Planet Earth

King Tut's Body Spontaneously Combusted Inside Coffin

D-briefBy Lisa RaffenspergerNov 4, 2013 2:16 PM
King Tut mummy replica
A replica of the mummified Tutankhamun.

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King Tut, that most famous of mummies, may yet have some secrets to spill. Researchers have reanalyzed the teenage king’s remains and determined that his broken bones indicate he died after being hit by a chariot—and that, adding insult to injury, his mummification was botched, leading his corpse to spontaneously combust inside its sarcophagus.

The chariot-crash evidence came from a “virtual autopsy” of the body using X-ray and CAT scans. To reconstruct the accident, lead researcher Chris Naunton, director of the Egypt Exploration Society in the UK, enlisted the help of car crash investigators, reports the Daily Mail:

Dr. Naunton used the latest technology to reconstruct the death of the pharaoh and now believes a high-speed chariot crash was the cause of his death. He said: “We believe there is now a very distinct possibility that he was struck by a chariot wheel in the torso at high speed – enough to do him very serious damage. In fact, that’s what killed him.”

Not only did his skeleton have broken ribs on its left-hand side but it was lacking a sternum, or breastbone, and heart.

King Tut’s Charred Remains

The other revelation, that Tut caught fire after death, came from a piece of flesh that an anthropologist apparently just had sitting around his office. It had been known since the 1960s that King Tut’s body had been burned, according to Raw Story. But the cause remained unclear.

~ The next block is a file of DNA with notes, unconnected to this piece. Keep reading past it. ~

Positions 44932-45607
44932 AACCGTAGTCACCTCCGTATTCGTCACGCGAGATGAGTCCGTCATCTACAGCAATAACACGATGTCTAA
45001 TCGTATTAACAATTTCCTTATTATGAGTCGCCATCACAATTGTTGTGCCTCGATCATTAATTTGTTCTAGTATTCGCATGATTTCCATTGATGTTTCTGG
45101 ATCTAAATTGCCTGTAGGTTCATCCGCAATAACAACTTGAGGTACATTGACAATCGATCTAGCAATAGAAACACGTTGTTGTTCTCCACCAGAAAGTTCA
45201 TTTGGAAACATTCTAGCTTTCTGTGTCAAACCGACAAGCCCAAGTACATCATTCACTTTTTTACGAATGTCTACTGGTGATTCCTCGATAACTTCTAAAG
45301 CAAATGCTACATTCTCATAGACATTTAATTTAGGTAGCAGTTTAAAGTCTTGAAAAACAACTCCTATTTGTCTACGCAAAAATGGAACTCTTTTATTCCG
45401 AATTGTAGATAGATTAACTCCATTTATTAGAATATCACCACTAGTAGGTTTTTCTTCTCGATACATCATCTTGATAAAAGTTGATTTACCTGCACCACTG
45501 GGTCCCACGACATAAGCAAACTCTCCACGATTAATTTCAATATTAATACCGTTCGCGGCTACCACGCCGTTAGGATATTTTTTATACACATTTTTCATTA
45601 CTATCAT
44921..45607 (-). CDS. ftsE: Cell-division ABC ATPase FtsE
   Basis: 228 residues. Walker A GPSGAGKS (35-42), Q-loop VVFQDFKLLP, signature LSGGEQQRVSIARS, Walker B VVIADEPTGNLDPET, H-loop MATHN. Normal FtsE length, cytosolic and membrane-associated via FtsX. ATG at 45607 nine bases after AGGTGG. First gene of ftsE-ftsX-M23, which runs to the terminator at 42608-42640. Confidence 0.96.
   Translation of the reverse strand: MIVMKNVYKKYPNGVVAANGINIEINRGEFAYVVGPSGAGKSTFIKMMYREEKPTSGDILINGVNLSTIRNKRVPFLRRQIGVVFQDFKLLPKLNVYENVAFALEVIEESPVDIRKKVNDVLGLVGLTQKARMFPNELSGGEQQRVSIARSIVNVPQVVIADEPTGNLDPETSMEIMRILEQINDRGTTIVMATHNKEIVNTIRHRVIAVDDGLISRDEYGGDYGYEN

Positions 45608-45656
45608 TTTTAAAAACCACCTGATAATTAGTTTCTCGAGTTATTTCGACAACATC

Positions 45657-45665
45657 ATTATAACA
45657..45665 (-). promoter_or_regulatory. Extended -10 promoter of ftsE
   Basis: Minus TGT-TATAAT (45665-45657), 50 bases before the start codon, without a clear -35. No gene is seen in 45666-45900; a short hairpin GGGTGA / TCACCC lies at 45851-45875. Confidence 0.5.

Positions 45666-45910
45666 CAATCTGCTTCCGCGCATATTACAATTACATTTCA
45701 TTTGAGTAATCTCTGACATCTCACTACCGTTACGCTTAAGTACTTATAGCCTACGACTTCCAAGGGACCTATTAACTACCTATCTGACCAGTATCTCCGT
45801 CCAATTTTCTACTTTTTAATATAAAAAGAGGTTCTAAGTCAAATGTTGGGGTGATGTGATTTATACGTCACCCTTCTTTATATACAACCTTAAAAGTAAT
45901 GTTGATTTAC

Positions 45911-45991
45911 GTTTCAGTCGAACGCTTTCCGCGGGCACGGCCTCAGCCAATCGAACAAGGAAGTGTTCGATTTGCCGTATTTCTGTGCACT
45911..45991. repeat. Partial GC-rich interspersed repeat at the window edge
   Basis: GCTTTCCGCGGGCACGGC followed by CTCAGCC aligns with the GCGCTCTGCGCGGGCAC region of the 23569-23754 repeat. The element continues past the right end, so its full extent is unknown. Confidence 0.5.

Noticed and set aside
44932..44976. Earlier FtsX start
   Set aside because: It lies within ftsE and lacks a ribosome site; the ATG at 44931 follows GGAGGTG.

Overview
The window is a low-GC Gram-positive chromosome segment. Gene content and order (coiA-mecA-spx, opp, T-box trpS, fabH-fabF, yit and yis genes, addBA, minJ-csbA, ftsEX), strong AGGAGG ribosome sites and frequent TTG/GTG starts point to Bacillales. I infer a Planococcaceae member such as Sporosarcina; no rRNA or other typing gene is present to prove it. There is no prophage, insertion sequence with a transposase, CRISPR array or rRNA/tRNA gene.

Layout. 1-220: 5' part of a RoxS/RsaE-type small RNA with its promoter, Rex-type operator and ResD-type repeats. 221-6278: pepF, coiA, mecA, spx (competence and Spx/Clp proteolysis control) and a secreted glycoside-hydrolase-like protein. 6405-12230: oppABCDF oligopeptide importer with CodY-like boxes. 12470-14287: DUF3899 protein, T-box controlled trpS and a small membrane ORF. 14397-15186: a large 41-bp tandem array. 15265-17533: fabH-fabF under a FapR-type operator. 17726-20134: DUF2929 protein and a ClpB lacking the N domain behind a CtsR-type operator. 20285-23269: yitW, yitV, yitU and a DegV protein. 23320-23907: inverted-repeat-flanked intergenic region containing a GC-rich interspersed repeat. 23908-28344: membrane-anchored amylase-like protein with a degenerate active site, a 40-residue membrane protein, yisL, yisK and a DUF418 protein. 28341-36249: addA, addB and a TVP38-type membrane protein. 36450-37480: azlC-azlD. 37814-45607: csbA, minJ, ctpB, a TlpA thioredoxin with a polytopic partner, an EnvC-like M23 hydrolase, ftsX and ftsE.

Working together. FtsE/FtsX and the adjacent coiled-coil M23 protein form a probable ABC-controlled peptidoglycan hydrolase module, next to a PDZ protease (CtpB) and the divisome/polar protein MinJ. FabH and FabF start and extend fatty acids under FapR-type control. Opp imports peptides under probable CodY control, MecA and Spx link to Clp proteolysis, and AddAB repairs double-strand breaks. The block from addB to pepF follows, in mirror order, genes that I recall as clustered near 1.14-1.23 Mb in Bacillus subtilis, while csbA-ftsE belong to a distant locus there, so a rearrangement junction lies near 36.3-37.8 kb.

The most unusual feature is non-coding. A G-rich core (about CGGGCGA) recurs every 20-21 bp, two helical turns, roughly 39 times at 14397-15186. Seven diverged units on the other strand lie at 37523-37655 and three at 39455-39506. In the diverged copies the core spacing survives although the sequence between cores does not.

The new study included other chemical tests on the fragment of flesh, and the results were analyzed by fire investigators.

They concluded that a shoddy mummification was to blame—maybe because embalmers were rushed, or because the pharaoh’s body was so mangled. The combination of oxygen, embalming oils and linen in the sarcophagus essentially caused the mummy to spontaneously combust.

Tuthankamen’s famous burial mask, on display in the Egyptian Museum in Cairo. (Credit: Bjørn Christian Tørrissen)

Cause of Death

Previous theories for how the boy-king had died were many and varied, according to the Telegraph:

Although there has been speculation that Tutankhamun was assassinated or killed in conflict, many experts believed his death was the result of an accident or illness. A CAT scan taken in 2005 shows that he had suffered a left leg fracture shortly before he died, and that the leg had become infected. DNA analysis conducted in 2010 showed the presence of malaria in his system.

The new findings — part of a Channel 4 documentary airing Sunday, November 10, in the UK — may help put King Tut’s story to rest. But then, as the centuries-old history of grave-robbing attests: no mummy can lie undisturbed for long.

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